Lessons of 2020-2021

This school year has been a very special one, and this is not a compliment. The mess started in spring 2020 when we plunged all the way into a full-scale online program from what seemed to be the iron-bound educational traditions: lessons are done in a classroom, handwritten notes, seeing each other every day, the teacher is available in person and exclusively in school hours.

We allowed ourselves to toy with the idea of returning to ‘normal life’ for longer than we probably should. There was hope to return to classrooms by November, by New Year, after the winter break in February… We had occasional spells of face-to-face classes for appointed grades. We had hybrid sessions. The exams were conducted with unpredictable levels of luck in terms of time arrangement and intensity. Somehow, we reached the finishing line and it seems to be the right time to name a few lessons among many and various.

Teaching online

Let’s start with the elephant in the room: the idea of taking face-to-face classes and bringing them to the students via Zoom led to a complete fiasco. Even when we gave our first trial shot last spring, we still kept trying to do the same by inertia. But as time passes, some certain steps for better were taken.

  • Simpler is always better. We use Canvas as the main platform, and it allows you t do a lot. If you cannot find what you need directly in the settings, probably you can after tweaking the code a bit. And so I began with fancy home pages, made the pages look attractive, included study paths, and made all sorts of arrangements to keep the modules intricate and full of useful content. Guess what happened next? Right, students cannot find what they need to find, most of the arrangements seemed to be confusing and the time invested was not worth it.
    If you check my modules in spring, the arrangement is as simple as one can be: weekly modules, a simple page for each lesson with the date in the title. Assignments with the date and clear name. And it worked.
  • If you have a big group, the collateral damage is the reality. Let’s say, you have 20 students. Your zoom lesson has a theoretical part and then you want a little bit of a discussion. Do not expect all of them to be active, do not even assume that every single one was paying attention beginning till end. All because…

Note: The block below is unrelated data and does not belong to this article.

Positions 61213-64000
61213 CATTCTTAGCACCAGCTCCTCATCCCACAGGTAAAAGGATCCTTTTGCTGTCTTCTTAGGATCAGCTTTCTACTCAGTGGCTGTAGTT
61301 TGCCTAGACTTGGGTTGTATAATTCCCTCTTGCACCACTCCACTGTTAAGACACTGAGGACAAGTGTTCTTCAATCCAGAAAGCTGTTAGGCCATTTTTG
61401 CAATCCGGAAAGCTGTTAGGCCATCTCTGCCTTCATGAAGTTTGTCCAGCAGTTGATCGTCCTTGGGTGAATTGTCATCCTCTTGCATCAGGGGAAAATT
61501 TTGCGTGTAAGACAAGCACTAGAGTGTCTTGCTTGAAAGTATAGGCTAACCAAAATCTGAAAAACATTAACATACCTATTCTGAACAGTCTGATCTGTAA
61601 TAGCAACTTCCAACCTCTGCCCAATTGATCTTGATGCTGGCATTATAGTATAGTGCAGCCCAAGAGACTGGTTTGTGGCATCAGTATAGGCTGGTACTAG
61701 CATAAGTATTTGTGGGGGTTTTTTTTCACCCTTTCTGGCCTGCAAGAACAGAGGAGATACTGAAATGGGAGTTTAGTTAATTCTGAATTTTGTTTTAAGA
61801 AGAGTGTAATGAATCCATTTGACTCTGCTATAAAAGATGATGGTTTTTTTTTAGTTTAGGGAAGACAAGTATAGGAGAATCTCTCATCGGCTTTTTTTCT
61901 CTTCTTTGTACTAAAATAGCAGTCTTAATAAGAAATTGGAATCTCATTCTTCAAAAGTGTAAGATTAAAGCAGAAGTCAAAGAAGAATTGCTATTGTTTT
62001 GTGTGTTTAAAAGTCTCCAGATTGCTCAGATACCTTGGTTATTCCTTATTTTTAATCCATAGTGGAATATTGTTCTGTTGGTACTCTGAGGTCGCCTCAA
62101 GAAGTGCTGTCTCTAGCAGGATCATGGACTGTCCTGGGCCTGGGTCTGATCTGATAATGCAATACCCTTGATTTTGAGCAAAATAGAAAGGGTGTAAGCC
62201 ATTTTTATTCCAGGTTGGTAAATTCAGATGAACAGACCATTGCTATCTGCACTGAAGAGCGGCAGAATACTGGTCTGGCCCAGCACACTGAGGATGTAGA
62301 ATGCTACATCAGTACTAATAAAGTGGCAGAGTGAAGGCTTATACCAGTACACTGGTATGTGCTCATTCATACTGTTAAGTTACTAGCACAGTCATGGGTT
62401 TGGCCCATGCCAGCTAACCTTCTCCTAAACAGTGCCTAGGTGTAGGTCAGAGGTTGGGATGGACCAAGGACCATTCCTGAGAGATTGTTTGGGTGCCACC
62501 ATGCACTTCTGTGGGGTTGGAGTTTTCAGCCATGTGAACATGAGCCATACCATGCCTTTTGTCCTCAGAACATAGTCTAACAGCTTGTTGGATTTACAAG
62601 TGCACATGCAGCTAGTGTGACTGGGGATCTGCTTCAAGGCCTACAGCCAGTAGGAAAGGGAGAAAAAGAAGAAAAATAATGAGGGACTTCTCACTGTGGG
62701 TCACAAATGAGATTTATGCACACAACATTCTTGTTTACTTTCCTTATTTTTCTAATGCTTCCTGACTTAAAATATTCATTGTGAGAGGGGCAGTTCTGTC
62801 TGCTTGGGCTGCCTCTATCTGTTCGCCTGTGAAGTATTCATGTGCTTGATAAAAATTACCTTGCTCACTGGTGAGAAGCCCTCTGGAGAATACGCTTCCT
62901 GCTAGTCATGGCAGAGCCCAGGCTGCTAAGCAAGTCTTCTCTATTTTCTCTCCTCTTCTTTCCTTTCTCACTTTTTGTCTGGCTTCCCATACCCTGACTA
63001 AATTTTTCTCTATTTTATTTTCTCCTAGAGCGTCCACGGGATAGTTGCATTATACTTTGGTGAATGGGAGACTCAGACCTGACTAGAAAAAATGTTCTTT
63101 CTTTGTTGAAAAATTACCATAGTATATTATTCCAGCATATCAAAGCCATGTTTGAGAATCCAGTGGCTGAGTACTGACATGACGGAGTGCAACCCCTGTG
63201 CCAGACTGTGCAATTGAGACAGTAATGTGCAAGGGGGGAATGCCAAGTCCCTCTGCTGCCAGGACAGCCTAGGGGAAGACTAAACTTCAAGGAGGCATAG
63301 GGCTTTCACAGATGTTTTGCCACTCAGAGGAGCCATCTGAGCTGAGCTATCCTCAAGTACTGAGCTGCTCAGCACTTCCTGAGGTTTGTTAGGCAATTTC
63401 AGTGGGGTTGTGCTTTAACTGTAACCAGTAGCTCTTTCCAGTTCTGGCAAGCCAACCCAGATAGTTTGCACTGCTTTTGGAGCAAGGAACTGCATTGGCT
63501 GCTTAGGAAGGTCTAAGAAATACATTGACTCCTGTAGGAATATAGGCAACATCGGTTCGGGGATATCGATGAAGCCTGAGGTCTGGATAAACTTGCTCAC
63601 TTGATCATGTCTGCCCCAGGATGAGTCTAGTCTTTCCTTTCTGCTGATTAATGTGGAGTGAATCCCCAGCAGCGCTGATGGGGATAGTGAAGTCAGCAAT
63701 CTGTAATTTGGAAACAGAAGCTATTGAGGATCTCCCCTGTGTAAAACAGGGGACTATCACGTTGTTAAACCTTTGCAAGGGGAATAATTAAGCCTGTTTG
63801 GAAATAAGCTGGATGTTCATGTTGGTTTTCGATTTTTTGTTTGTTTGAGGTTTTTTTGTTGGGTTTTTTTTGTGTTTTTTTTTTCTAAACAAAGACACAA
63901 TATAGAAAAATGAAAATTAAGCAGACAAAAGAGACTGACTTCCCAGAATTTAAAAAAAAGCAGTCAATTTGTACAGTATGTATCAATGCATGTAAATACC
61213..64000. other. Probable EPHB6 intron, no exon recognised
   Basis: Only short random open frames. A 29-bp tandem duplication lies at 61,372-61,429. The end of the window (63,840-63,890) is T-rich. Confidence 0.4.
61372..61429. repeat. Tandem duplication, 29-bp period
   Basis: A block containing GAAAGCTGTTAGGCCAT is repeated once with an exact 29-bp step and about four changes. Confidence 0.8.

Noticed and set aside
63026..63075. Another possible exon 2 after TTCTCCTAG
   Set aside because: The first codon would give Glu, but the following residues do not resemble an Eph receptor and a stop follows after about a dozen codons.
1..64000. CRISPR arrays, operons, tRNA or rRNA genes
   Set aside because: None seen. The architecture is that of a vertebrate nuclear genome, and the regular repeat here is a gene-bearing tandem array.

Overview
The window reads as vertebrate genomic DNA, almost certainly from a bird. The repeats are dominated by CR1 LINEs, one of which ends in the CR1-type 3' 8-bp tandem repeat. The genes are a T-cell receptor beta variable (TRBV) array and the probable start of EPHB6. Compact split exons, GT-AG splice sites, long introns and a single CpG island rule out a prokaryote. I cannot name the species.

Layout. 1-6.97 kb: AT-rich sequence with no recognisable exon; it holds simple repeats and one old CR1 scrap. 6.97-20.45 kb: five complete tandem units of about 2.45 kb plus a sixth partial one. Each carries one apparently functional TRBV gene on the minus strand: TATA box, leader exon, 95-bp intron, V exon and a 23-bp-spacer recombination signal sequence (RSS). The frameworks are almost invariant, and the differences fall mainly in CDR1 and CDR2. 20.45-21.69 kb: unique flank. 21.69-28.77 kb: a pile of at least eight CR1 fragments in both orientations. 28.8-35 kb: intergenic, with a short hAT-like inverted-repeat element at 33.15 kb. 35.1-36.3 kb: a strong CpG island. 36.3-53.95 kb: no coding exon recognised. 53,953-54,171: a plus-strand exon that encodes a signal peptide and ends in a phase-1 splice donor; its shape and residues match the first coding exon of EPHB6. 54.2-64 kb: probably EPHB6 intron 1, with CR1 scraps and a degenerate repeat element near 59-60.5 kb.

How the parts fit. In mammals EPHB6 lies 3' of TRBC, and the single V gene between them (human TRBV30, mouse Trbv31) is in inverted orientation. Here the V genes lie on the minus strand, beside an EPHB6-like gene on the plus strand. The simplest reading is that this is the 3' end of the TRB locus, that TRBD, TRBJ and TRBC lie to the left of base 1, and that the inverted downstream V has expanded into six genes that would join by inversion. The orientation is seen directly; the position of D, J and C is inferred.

• Attention span is virtually non-existent and illusory. Even if the cameras are on (are they at all times?) and seemingly the students are present and even react to your questions, but this is nowhere close to what we expect in a classroom. Obviously, inviting students to actively participate helps to some extent, but this is not a panacea.

Lesson planning

  • Less is more. Don’t try to do more, squeeze that last activity, or beef up your lesson plan. Keep things simple, approachable, and at the possible minimum because of the attention deficiency, we have already discussed.
  • No, you will not fall behind your yearly plan. The habit to plan the class with possible distractors is in blood, but when you are online, discipline is not something to worry much about. People join, do not distract you along the way and try to finish their work quicker just to push it aside. But with that approach, it is worth revising the yearly plan and adjust the content with the objectives, as what is there should be truly done well, but wasting time and energy on nice but extra details is not that helpful.

Students and you

  • Stay in touch. Being alone on the other side of zoom calls, only in schedule class times is not the recipe for strong connection with the students. Being available to answer the questions, responding to their emails or allowing time for a chat about life: all those simple steps will strengthen the connection. As a bonus, you will get more motivated students who trust you.
  • Listen. With the cameras off there may be not much to look at. With the clear-cut lesson span make sure not to hold the floor for too long: allocate considerable amount of time for the student to talk. The lessons should not turn into a talking head delivering material, and teacher’s motivation to hear the voices should be the driving force eventually shifting the focus from the teacher to the students (cheers to student-centered lessons).

You are not alone

This is probably the most important lesson of this school year. I have realised the importance of working in a team, of not staying in the information bubble. There were times (during the winter lockdown) when the only people I saw were my students in zoom windows and my family. The experience of a private tutor working alone is neither something attractive nor helpful if one works as a school teacher.

Staying in touch with colleagues during lockdowns, working from school, sharing meals, news and hopes mean a lot. Being part of a team and not seeing anyone is the experience I do not want to go through again.